Smoke, heat issues for women's T20 series

Eamonn Tiernan

Australia and England had to alter their training due to bushfire smoke while preparing for a women's international cricket tri-series with India in Canberra.

The ACT has been sporadically blanketed in smoke, depending on winds, for more than two months and fires continue to burn within 10 kilometres of the capital.

International Cricket Council officials will monitor the air quality index and if it reaches 300, which has been recorded in Canberra this month, play will be abandoned at Manuka Oval.

The opening match between England and India is on Friday afternoon and temperatures are forecast to hit 41C for the first two days of Twenty20 the series, plus 35C on Sunday.

"It's going to hit 40s which obviously we're not used to ... but I think the smoke might be a little bit more of an issue unfortunately," England captain Heather Knight said on Thursday.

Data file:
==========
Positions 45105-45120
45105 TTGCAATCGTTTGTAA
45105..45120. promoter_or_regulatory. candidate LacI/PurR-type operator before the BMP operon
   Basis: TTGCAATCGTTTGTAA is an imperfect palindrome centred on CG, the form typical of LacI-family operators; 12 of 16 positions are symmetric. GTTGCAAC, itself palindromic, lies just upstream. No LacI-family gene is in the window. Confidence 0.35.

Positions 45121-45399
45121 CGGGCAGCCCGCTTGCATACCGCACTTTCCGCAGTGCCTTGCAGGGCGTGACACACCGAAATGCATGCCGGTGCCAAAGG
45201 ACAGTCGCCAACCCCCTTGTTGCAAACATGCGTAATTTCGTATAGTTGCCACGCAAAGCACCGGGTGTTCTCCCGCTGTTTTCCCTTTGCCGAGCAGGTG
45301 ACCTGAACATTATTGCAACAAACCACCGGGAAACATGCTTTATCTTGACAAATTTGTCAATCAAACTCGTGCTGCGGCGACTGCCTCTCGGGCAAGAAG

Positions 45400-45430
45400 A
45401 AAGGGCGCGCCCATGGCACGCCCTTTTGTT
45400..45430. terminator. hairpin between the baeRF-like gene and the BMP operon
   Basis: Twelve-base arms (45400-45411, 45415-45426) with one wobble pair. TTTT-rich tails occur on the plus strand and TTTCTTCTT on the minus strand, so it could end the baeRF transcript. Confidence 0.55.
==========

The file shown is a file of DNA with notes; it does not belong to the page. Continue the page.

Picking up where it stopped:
"We trained indoors today, the level was deemed a little bit too high.

"It wasn't ideal but there are more important things than cricket going on."

A Big Bash League match between the Sydney Thunder and Adelaide Strikers at Manuka Oval was abandoned due to bushfire smoke last month.

W-League and WNBL matches have also been abandoned in Canberra this summer for the same reason.

Australian skipper Meg Lanning said safety decisions regarding training were left in the hands of the team doctor.

"It's something we've got to keep an eye on but we got through all our training today," Lanning said.

"We adjusted our training slightly. We were just being smart and not taking any undue risks. Our doctor is keeping an eye on what that looks like.

"It's not something we're too concerned about, if we get delayed we'll just have to deal with it.

"With the fires going on there's a lot of devastation going on around the country and they're really the people we need to worry about and support."

India's captain Harmanpreet Kaur said her side was used to playing blistering heat and smoggy conditions back home.